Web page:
The Mariana, Volcano, and Bonin Islands Climate

This area is dominated throughout the year by tropical maritime air. In the summer equatorial air masses invade the region, bringing increased temperatures and higher humidity. In the winter polar continental air masses occasionally move out over the islands from Asia. These are much modified by the time they reach the Bonins, and they arrive in the southern Marianas as weak cold fronts bringing greater precipitation and cloudiness. In the Bonins, however, they result in a wider range of temperature.

Because of the area's attenuation, the climate can best be generalized by a consideration of the meteorological records of the northernmost and southernmost stations in the chain. 6 Owing to the warm Kuroshio and the mitigating influence of the ocean waters, temperature variability over so extended an area is not so great as might be expected. The average annual temperature at Sumay, Guam, is 80.9° F, and the annual range is 3.3° F; at Omura, Chichi-shima, the average annual temperature is 72.9° F and the annual range 18.2°F. Rainfall decreases from south to north, ranging from 89.4 inches at Sumay to 64.4 inches at Omura. Prevailing winds throughout the entire area are easterly. In Guam and Saipan wind direction is predominately northeast; in the Bonins east winds prevail, but only by a slight percentage over winds from other quadrants.

In general summary, the climate of the southern islands is tropical maritime, and that of the Bonins is subtropical. In the northern islands temperatures decrease, annual and diurnal ranges increase, and rainfall decreases but is more effective because of lower temperatures and more even distribution.

On a generic basis, three categories of soil may be distinguished: volcanic, coralline, and coralline-volcanic. On the geologically recent volcanic islands much of the lava surface is bare or covered with volcanic detritus. On gentle slopes and in the valleys fine clay soils of fair fertility have formed from a few inches to several feet in depth. The coralline soils, occurring on the raised terraces, are often shallow and with occasional outcrops of limestone. When fully developed, these soils are reddish brown, fine-textured, and claylike, and they usually contain pieces of undecomposed coral throughout the profile. The water-holding capacity of these soils is slight, and during the dry season vegetation growth is retarded. Volcanic-coralline soils occur in valleys and over other areas where alluvial action has resulted in a mixture of the other two soil types. These soils are heavy clay, finegrained, but sometimes contain coral chunks. All these soils are lateritic, having evolved under high temperatures and heavy rainfall.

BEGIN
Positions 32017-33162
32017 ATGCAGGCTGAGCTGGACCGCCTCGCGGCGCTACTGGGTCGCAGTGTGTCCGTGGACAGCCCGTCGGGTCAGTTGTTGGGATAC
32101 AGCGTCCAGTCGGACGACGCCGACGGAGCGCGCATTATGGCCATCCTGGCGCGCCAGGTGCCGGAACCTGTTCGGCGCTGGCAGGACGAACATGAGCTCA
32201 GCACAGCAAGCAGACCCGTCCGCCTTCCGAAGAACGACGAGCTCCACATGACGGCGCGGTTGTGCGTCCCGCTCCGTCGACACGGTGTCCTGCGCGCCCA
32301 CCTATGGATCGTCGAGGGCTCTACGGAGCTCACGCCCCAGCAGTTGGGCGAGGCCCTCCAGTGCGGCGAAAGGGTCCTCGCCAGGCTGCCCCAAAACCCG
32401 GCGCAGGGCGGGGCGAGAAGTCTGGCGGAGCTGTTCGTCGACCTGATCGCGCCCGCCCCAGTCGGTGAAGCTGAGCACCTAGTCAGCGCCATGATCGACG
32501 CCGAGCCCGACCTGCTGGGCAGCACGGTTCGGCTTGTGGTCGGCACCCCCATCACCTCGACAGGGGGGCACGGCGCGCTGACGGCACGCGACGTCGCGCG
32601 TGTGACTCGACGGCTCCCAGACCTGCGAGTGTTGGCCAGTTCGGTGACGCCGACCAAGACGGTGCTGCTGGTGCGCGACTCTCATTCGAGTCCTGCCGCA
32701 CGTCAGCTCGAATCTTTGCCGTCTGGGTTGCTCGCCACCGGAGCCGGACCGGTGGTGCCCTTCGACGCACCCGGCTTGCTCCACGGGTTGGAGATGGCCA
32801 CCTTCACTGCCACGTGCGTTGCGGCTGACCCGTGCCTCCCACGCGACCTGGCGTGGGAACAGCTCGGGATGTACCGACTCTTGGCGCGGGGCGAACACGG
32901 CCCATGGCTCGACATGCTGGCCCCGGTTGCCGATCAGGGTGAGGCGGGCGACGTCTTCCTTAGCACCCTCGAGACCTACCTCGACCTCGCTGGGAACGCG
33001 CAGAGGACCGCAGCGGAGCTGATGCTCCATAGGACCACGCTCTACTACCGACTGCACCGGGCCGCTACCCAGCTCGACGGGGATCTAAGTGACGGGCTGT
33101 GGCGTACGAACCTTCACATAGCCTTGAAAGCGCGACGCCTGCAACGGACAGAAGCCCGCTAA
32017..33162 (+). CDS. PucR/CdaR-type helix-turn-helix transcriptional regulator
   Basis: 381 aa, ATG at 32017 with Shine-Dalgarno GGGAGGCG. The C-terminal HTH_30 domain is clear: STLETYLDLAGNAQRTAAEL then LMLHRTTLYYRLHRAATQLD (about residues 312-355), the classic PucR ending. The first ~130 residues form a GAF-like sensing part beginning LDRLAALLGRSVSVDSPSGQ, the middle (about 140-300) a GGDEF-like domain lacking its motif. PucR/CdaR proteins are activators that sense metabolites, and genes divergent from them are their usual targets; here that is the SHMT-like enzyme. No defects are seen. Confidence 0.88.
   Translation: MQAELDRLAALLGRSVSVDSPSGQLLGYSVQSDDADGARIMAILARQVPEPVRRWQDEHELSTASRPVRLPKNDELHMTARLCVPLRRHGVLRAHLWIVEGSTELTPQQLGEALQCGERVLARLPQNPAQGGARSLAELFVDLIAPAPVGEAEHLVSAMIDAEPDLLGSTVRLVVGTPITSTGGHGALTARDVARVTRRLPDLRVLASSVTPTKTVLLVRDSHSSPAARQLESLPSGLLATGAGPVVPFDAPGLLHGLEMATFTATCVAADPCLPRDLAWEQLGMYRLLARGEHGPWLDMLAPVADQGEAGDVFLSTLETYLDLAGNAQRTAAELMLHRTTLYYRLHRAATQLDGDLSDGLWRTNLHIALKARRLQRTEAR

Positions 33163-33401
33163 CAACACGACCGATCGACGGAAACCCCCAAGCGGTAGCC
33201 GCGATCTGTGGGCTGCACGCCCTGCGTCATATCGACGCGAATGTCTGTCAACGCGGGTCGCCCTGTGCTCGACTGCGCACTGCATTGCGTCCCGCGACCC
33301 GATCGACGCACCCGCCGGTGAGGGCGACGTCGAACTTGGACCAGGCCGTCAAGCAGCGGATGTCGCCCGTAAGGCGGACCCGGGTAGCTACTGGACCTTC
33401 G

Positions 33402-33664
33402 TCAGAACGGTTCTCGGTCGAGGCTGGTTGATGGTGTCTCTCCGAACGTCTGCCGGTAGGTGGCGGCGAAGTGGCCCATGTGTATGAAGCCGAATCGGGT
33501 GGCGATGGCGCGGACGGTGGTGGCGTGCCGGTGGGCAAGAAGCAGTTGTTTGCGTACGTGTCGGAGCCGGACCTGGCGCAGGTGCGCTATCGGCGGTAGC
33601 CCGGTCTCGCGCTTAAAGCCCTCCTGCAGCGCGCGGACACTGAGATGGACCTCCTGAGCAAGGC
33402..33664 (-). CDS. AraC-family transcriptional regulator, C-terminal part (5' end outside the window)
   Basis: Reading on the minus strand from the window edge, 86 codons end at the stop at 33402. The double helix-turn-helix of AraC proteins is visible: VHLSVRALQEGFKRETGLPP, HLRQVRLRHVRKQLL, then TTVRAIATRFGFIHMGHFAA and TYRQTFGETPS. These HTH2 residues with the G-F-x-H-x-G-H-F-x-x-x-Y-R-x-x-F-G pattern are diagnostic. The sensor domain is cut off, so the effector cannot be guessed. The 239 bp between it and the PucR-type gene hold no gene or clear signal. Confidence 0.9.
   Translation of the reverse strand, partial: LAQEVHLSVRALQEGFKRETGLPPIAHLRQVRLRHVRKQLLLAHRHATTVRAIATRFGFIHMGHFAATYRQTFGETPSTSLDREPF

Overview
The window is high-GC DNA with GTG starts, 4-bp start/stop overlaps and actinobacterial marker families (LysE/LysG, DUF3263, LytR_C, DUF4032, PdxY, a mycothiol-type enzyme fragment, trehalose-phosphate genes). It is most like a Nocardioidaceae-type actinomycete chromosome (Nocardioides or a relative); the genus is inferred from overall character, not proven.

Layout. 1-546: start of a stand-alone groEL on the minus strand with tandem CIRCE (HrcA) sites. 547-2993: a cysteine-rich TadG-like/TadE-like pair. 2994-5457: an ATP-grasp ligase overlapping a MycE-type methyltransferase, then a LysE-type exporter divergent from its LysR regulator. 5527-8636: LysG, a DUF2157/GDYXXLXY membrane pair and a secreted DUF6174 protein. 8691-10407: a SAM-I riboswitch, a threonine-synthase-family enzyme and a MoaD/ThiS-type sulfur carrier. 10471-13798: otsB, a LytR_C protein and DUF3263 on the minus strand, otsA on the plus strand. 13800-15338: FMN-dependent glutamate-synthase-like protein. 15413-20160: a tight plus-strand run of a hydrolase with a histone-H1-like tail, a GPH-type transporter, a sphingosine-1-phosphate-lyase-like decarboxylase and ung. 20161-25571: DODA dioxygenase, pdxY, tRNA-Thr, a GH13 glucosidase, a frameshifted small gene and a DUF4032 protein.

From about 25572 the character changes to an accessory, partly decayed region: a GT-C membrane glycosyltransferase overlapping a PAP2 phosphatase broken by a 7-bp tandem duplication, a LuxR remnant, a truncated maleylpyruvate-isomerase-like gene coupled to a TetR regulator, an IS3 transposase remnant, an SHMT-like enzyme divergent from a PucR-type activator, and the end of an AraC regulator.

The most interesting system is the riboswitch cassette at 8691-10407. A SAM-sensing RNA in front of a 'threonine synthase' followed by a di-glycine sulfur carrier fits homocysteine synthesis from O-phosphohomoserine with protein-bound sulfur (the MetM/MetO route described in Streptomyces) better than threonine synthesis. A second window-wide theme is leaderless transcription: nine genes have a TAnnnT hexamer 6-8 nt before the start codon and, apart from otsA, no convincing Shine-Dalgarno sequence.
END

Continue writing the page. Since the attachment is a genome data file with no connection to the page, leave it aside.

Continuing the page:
The native vegetation is tropical and shows a generic relationship with the plant life of Malaysia. Only in the Bonins is there any indication of northern elements, and these are few in number. According to the early explorers the original cover was forest and grass. The entire area lies within the zone of coconut palms, but in the Bonins the tree is believed to have been introduced by man. Elevations are not of sufficient height to result in zoning, and, dependent upon soil conditions, strand plants may be found on the highest points. Several ecological associations occur, resulting largely from edaphic factors:

Mangrove. Found in Guam, and to a very limited and weak extent in Saipan.

Beach. A complex of vines and low shrubs, with breadfruit, coconut palms, Formosan koa (Acacia confusa), and Australian pine or Polynesian ironwood (Casuarina equisetifolia) along the beach ridge.

Upper strand. Vines, short, coarse, grass, and low shrubs; a treeless association occurring on thin, rocky soils at the top of seaside cliffs and within range of salt spray. Most highly developed along exposed eastern coasts.

Secondary forest. No part of the primary forest remains undisturbed. Cliff sides and deep ravines, covered with a tangle of vines, ferns, and trees, give some impression of the former native jungle. Nearly all the timber trees have been removed, and the second growth is small. Japanese reforestation projects have covered some areas with fast-growing Australian pine and Formosan koa.

Marsh. Limited in extent and consisting of grasses, ferns, and sedges.

Grassland. In the southern Marianas this is frequently made up of wide stretches of sword grass with cutting scabrous edges. This grass is chiefly associated with volcanic soils, but its area has been extended as the result of native practices of burning.

Because of the isolation of the islands and their recent geological formation, the number of indigenous genera and species is small. Plants with adaptations for migration over so wide a water area as separates these islands from the mainland are few. Accidental or intentional introduction by man has resulted in modifying the greater part of the plant life in the islands; on Guam, for instance, 58 per cent of the vegetation has been introduced.

Repatriation of the Japanese has left much land unused and has resulted in vigorous competition among the plants for capture of the formerly cultivated areas. Sugar cane has strongly resisted invasion, and it still dominates the vegetation landscape on Tinian, on Saipan, and to a lesser extent on Rota. The other fields are invaded first by hardy and tolerant weeds, two or three species of which tend to become dominant before trees begin to encroach on the area.

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